Слова на букву flor-giol (29) Historical Dictionary of Renaissance
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Слова на букву flor-giol (29)

Florence
   Principal city of the Italian region of Tuscany, located on the Arno River. Although other cities of northern and central Italy also played an important role in the ...
Florio, John
(ca. 1553-1625)    English author and teacher, best known for his Italian-English dictionary, A World of Words (1598) and for his translations, notably the essays of Michel de ...
Fontana, Lavinia
(1552-1614)    Italian painter, a native of Bologna and daughter of the painter Prospero Fontana. She has the largest extant body of work by any female artist active before ...
Fonte, Moderata
   Pseudonym; see Pozzo, Modesta.
Fra Angélico
(Guido di Pietry, ca. 1400-1455)    Italian Dominican friar and artist, known especially for the frescoes he painted in 1437-1452 for the monastery of San Marco in Florence; ...
Francis I
(1494-1547)    King of France from 1515. His reign is associated with the flowering of Renaissance culture in France. Born to the duke of Angoulême and his wife Louise of ...
Franco, Veronica
(1546-1591)    Venetian courtesan and poet, the daughter of a procuress and a merchant. Because of her father's ancestry, she had a certain degree of social standing and ...
Frequens
   Decree enacted by the Council of Constance in 1417, requiring the pope to convene another general council within five years, a second one seven years after the first, and ...
Froben, Johann
(1460-1527)    Basel printer, head of the greatest northern Renaissance publishing and printing firm of the early 16th century, which continued under the direction of his ...
Fugger Family
   Mercantile and banking family of Augsburg, noted for their role in financing European governments but also as patrons of art and scholarship. Their rise began in the 14th ...
Gabrieli Family
   Prominent musicians of Venice, closely connected with the basilica of St. Mark and distinguished as performers, composers, and teachers. Andrea Gabrieli (ca. 1520-1586) may ...
Gafori, Franchino
(1451-1522)    Italian priest and composer, influential for his writings on musical theory. His Practica musicae (1496) describes current rules for composing and provides ...
Galilei, Galileo
(1564-1642)    Italian mathematician, astronomer, and physicist, one of the principal figures in the 17th-century reconstruction of physical science. His writings and his work ...
Galilei, Vincenzo
(ca. 1520-1591)    Though most famous as the father of the astronomer and physicist Galileo Galilei, Vincenzo was also a prominent musician, active mainly in Florence and ...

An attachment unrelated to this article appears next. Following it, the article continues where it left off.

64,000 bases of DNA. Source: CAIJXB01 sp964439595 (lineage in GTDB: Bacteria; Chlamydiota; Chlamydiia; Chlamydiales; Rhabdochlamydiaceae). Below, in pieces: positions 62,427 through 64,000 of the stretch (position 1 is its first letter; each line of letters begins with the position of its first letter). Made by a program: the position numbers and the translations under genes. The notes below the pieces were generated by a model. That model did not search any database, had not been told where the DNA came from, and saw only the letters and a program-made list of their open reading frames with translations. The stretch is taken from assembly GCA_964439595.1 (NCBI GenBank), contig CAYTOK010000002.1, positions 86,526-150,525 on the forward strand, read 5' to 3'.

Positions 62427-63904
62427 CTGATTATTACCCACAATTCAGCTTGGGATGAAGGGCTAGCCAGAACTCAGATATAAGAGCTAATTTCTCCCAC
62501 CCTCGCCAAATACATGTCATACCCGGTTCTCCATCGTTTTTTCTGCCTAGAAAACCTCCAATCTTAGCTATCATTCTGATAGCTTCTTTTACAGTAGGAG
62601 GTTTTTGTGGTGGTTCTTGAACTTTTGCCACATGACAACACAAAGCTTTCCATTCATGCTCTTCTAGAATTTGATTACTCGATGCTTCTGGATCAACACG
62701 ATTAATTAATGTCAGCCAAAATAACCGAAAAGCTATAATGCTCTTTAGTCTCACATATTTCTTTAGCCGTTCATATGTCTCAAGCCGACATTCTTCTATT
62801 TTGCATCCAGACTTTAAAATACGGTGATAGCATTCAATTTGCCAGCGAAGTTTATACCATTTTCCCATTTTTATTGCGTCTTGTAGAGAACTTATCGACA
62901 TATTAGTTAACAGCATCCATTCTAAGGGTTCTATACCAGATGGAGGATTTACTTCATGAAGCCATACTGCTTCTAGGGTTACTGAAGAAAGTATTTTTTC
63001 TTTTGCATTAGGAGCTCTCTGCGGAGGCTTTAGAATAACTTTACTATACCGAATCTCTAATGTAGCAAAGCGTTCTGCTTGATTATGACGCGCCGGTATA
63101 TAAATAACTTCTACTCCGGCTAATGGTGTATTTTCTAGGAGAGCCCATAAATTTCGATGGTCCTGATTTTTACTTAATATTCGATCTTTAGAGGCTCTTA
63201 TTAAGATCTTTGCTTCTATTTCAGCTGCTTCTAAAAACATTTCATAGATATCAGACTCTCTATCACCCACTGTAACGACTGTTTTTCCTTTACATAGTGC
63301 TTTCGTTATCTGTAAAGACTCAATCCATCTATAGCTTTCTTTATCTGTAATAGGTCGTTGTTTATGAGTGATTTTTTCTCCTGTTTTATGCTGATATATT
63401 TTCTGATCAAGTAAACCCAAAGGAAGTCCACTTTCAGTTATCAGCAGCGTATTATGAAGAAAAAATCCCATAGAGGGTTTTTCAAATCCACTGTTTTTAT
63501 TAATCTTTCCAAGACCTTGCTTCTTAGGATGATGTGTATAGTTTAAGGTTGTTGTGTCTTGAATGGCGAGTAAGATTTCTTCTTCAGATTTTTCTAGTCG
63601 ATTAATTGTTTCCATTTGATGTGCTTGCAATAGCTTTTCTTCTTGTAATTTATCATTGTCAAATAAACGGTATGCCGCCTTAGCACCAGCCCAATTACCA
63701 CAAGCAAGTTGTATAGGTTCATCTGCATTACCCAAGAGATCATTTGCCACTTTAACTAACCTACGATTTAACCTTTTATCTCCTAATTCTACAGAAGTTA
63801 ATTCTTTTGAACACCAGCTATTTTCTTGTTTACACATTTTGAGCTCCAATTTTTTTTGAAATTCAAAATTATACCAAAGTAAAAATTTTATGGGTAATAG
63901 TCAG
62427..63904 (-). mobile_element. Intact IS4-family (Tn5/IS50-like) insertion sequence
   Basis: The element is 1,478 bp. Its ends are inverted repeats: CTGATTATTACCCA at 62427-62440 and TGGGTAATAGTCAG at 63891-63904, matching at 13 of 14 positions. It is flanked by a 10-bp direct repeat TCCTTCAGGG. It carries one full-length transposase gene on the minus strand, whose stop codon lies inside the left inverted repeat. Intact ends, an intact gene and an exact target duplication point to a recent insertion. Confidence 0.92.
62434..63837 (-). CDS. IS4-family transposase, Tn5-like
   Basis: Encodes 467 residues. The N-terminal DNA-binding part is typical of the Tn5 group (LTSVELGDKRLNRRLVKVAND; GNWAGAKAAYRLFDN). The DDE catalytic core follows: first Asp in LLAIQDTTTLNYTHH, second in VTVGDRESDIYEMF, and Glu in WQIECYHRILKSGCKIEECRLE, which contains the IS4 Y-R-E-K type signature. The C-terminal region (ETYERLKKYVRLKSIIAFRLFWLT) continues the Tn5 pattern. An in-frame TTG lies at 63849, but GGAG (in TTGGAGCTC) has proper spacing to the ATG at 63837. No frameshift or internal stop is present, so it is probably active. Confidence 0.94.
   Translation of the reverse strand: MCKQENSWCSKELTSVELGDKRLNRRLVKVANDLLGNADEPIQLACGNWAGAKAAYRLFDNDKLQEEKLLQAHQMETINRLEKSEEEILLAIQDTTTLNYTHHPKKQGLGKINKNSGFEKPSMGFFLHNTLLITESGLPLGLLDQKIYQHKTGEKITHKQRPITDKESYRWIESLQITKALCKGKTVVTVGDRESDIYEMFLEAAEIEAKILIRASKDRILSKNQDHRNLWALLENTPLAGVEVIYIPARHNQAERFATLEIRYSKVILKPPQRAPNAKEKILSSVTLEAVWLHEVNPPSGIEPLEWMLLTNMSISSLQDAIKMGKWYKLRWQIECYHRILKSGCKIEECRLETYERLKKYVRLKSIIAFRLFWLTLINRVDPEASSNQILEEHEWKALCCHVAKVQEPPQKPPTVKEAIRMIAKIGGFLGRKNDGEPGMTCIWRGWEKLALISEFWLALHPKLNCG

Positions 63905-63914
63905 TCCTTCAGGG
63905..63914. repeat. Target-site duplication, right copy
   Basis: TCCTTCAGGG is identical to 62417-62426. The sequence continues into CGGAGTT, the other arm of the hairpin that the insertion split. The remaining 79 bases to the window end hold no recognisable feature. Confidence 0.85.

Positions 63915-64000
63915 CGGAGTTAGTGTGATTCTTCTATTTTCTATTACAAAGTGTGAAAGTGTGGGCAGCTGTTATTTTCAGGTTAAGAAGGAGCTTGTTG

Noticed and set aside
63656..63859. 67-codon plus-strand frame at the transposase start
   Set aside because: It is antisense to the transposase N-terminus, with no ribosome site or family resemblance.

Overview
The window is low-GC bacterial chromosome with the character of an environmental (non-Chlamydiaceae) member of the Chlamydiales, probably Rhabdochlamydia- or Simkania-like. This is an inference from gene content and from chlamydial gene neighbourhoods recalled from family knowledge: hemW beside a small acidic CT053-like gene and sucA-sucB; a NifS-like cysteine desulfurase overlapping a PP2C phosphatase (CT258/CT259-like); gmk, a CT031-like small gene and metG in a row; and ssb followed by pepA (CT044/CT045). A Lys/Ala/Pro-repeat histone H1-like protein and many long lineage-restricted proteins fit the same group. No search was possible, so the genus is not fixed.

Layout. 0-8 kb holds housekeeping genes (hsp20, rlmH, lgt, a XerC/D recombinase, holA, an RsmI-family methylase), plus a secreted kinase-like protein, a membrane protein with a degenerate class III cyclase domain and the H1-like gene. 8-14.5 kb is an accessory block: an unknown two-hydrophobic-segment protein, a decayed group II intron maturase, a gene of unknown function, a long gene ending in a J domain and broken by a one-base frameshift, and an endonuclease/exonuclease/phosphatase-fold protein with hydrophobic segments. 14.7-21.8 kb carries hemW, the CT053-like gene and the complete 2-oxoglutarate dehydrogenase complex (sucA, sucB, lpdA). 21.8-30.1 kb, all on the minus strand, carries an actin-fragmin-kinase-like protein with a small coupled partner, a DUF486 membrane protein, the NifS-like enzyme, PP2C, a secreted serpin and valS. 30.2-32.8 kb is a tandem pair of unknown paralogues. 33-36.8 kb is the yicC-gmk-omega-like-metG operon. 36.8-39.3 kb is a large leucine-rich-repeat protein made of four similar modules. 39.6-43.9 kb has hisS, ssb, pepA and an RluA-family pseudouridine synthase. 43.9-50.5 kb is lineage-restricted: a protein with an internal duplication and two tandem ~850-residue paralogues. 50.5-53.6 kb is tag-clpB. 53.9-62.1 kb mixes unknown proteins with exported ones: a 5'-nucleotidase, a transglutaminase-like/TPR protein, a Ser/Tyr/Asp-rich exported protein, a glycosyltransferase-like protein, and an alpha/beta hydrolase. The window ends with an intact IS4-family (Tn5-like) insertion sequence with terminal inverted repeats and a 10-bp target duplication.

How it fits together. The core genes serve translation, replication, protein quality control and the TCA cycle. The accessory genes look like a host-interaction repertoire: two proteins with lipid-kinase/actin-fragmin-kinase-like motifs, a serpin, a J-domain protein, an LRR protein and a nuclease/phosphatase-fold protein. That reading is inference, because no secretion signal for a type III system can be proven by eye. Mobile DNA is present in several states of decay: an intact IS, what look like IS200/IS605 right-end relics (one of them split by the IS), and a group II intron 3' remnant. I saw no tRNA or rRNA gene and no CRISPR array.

Gallicanism
   A set of beliefs and practices in the French Catholic Church that conceived the church in France as an autonomous, self-governing branch of the universal church. It ...
Gama, Vasco da
(ca. 1469-1524)    Portuguese explorer, the commander chosen to lead the expedition of 1497-1499 that reached the port of Calicut in India in May 1498 and thus completed ...
Gansfort, Wessel
(ca. 1419-1489)    Dutch humanist and theologian, closely linked to the spiritual movement known as Devotio Moderna. A native of Groningen, about 1432 he went to Zwolle, where ...
Garcilaso de la Vega
(ca. 1501-1536)    Spanish poet and soldier. His literary output was modest in quantity but decisive in establishing an Italianate poetic style modelled on Petrarch as the ...
Gaza, Theodore of
(ca. 1415-ca. 1476)    Greek humanist and author. Born and educated at Constantinople, Gaza favored the union of the Latin and Greek churches negotiated at the Council of ...
Genevan Academy
   School founded by the city of Geneva in 1559 at the urging of the city's religious leader, John Calvin, who had been a young humanist before his conversion to Protestantism ...
Gentile da Fabriano
(ca. 1370-1427)    Italian painter, generally regarded as the greatest Italian painter of the late-medieval style known as International Gothic. He worked mainly in Venice but ...
Gentileschi, Artemisia
(1593-1652/3)    One of the first female painters since ancient times to attain recognition as an important artist. She was the daughter of a pupil of the artist Caravaggio ...
George of Trebizond
(1396-ca. 1472; Latin name, Trapezuntius)    Humanist and philosopher, born on the island of Crete. He settled in Venice in 1416 and initially worked as a Greek scribe. His ...
Gesner, Conrad
(1516-1565)    Swiss scholar who specialized in natural philosophy. Born in Zurich, a godson of the Reformer Huldrych Zwingli, he studied theology there and Hebrew at ...
Ghibellines / Guelfs
   Party names of the two rival factions that arose in many Italian communes during the wars of the 12th and 13th centuries between the German emperors and the popes. The ...
Ghiberti, Lorenzo
(1378-1455)    Florentine goldsmith and sculptor, known in his own time for his skill in casting bronze statues. His workshop trained a number of leading younger artists, ...
Gibbons, Orlando
(1583-1625)    English composer and keyboard artist. Born at Oxford into a family of musicians and reared in Cambridge, where he took a baccalaureate in music in 1606, he ...
Gilbert, William
(1540-1603)    English scientist, best known for his study of magnetism. In his principal work, De magnete / On the Magnet (1600), he contended that the earth itself is a great ...
Giolito Press
   Venetian publishing firm of the 16th century, active from 1536 to 1606, founded by Giovanni Giolito (d. 1540). Especially in the time of its second director, Gabriele, the ...


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